You may have heard of the “Paradox of Choice”. Give someone too many options and they’ll never make any decision. In fact, new research shows that this isn’t 100% true (science doubts itself always, boys and girls). What they found was that better options are better. More options for the sake of options makes people do one of two things: 1) Never decide and do nothing or 2) Decide based on meaningless factors (possibly because the important ones are hard to understand or not immediately obvious). If you must offer options, make sure they are equally good and clearly different.

External Link Warnings Keep Members Safe

A vestige of the World Wide Web’s “dark ages”, these are pop-up messages telling the browser that they are now leaving so-and-so’s website, and they cannot guarantee their safety, security, or that delivery will be in 30 minutes or less. You don’t need them. Many credit union legal teams claim they are mandated, but the only reference I’ve ever uncovered is a non-binding NCUA guidance from 2003. That’s Pi, or pre-iPhone. Weather widgets, local news scrollers, and other useless distractions were commonplace on most websites. Sure, if someone was clicking from their online banking to see what the latest news is in Anytown, USA, yeah, I’d want to ensure it was clear that site isn’t us.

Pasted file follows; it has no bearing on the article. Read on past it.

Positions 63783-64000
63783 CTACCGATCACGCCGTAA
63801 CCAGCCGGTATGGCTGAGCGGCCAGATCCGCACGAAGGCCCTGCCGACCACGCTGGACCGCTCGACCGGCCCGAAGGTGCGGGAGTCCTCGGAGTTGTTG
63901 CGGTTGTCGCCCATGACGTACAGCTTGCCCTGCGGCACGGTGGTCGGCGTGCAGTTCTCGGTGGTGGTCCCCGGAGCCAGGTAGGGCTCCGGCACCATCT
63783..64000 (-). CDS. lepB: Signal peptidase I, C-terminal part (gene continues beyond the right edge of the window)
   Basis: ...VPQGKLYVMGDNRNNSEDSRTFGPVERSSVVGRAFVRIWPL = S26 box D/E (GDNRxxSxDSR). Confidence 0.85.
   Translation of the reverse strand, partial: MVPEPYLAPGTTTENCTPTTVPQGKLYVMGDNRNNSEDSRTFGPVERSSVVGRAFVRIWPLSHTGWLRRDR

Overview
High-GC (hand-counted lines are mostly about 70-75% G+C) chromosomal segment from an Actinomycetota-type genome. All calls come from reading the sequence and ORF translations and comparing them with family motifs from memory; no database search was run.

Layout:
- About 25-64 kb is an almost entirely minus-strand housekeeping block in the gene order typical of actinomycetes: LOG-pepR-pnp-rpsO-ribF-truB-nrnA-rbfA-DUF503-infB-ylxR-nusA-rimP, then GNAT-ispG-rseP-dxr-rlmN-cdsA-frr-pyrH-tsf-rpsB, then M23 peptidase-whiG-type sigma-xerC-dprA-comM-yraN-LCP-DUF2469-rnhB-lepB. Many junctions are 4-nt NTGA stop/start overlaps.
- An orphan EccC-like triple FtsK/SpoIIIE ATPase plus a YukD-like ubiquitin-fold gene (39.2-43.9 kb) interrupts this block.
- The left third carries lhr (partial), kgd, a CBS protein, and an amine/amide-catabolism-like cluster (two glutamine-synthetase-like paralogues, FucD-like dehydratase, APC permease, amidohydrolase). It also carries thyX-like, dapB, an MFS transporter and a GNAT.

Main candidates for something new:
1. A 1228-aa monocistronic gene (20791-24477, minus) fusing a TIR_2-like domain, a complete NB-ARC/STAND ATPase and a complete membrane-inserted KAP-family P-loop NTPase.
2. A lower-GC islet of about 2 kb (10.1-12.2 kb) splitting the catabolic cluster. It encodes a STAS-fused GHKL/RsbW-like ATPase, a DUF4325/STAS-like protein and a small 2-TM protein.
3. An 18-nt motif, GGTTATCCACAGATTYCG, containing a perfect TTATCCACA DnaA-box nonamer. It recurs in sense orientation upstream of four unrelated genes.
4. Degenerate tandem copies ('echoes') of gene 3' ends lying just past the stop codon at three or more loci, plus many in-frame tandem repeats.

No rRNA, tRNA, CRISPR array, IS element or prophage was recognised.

You’ve learned a lot since then.

And if you’re that worried about where you are sending members, why send them there? (Remember the post Trusted Partners!) I’ve seen external link warnings on links to NCUA, loan applications, and more. You have legally-binding agreements with these partners or providers! It gives me the feeling these credit unions just said, “The world is a scary place. Let’s terrify our members, too. Oh, and make sure they never use our products.”

Alright, your legal team insists the warnings are necessary. Can’t argue. Just make them friendlier! Instead of a long text field in legalese, create a bright-colored, concise text notice. “Hey, just so you know, this link goes to someone we work with. They’re great, but we have to let you know they might have different policies on privacy than us. Click here to continue or just wait 5 seconds and we’ll get you on your way!”  Here’s an example from a client (name redacted). It’s still a bit long for my taste, but isn’t scary if you read it: